“His check only votes once.” That’s what Dan Bongino, congressional candidate in Maryland’s 6th district said of his opponent, who also happens to be the sixth wealthiest member of Congress.
In between campaign stops yesterday, I was able to catch up with Bongino on the phone to discuss his progress as we rapidly approach election day in just under two months. Naturally, I first asked him about what is too often the primary driver in politics: Money.
Despite the economic disparity between the two candidates, Bongino seemed comfortable with how the finances have played out during the campaign.
He can write himself a check for ten million dollars but it only votes once. We have tens of thousands of donors, many of which are within the district in Maryland… Those are people who I know are not only going to show up, but they’re gonna get 10 friends as well.
If you look at individual donors — take out the PAC stuff — we are just wiping the floor with him in fundraising… At one point we even quadrupled what he was bringing in, in individual donations. He’s in a lot of trouble, and he knows it now.
Bongino has drawn national attention to a race that might have been considered a lock for the Democrats had anyone else’s name been next the (R) on the ballot. But Bongino, a former Secret Service Agent and NYPD Officer with a background in boxing and mixed-martial arts (MMA), brings a fighter’s mentality to the race, along with a profile that is refreshingly unique when compared with his wealthy Democrat opponent.
In the few years since Bongino retired from the Secret Service and began running for office, more and more people have begun to take notice. Indeed, thanks in part to Bongino’s local campaign efforts, as well as his success in the national media, he suffers no deficit in name recognition to his incumbent opponent.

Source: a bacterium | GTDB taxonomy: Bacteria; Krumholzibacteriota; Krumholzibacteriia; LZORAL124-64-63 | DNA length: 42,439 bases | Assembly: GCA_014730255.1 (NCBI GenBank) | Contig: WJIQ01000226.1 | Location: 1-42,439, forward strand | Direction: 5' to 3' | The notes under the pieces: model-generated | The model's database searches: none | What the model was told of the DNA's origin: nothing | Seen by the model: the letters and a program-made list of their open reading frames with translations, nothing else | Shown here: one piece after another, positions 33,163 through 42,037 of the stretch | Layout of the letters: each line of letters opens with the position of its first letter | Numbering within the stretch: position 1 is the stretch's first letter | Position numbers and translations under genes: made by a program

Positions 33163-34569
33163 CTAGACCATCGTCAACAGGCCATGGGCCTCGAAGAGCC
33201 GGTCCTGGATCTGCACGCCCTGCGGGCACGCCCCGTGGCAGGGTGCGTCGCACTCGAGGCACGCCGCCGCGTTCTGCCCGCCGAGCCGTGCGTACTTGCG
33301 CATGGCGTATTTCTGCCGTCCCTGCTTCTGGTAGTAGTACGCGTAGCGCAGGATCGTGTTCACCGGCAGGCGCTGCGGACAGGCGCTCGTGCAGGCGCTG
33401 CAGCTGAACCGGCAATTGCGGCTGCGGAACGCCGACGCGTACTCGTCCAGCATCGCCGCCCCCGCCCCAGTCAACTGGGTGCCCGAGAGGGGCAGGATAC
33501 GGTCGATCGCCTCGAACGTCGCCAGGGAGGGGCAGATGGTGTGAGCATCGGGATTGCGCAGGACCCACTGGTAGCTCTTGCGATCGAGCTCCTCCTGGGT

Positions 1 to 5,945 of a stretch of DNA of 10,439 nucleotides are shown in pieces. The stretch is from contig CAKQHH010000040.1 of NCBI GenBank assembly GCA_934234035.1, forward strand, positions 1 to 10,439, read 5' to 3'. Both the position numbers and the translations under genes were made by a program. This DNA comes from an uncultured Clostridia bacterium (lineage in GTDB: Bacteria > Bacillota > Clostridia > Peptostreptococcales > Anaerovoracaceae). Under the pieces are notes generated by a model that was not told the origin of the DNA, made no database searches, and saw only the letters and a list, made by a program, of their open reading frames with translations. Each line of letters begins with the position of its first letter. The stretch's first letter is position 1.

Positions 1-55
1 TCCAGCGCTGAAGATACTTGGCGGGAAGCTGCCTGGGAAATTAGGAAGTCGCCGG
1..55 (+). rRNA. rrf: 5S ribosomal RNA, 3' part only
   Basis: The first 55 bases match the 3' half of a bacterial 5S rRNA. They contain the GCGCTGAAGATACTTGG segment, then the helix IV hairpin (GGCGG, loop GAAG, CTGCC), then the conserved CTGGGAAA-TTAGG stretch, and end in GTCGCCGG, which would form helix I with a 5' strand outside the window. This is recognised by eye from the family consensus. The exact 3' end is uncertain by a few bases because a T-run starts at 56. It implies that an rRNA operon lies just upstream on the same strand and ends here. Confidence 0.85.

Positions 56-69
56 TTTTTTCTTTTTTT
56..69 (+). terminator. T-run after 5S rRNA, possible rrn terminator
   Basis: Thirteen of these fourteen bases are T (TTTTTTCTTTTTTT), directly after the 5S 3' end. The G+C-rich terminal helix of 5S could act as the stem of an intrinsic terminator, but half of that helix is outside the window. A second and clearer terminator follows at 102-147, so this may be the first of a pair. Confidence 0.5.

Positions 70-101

That said, Bongino’s luster in the national media has failed to translate to any substantive local media attention.
The [local] media has just completely blacked us out. Yet we have managed to out-fundraise the President of the Freshman class of Democrats, one of the wealthiest members in Congress. For a year now we’ve out-fundraised this guy. Not one story.
Not to be put off pace on account of local media bias, Bongino achieves voter engagement the old-fashioned way: Going door to door with an army of volunteers. He told me he has a daily goal of 50 doors and 100 voter interactions. The strategy appears to be doing well, as his fundraising numbers suggest.
All fundraising aside, however, there’s a compete lack of recent polling to pull from. This is due, in large part, to the fact that many of the big “election prophesiers” have paid short shrift to this race all along. But a lack of polling — or even bad polling, for that matter — by no means indicates problems on the ground for Bongino (I’m sure Eric Cantor can vouch for this).
In two months, we will know for sure whether Bongino can turn Maryland a bit more purple with a win in the 6th district. With a recent Rasmussen poll showing a mere 25% of Americans think the country is on the right track, perhaps Marylanders are warming up to the idea a change of pace. After promising to “cede no ground” in Maryland, Bongino appears poised to be at the helm of that wave of change.
For his part, Bongino is confident. “I know we’re going to win this thing,” he said. If his recent appearance at FreePAC Kentucky indicates nothing else, it indicates this: He’s ready.
All Bongino needs now is the go-ahead from the people. After campaigning for this seat for well over a year, he knows that it’s crunch time. Once he got off the phone with me, Bongino was off to a quick stop at a local outdoor concert to finish meeting his daily quota: 50 handshakes, 100 voter interactions.DONATE
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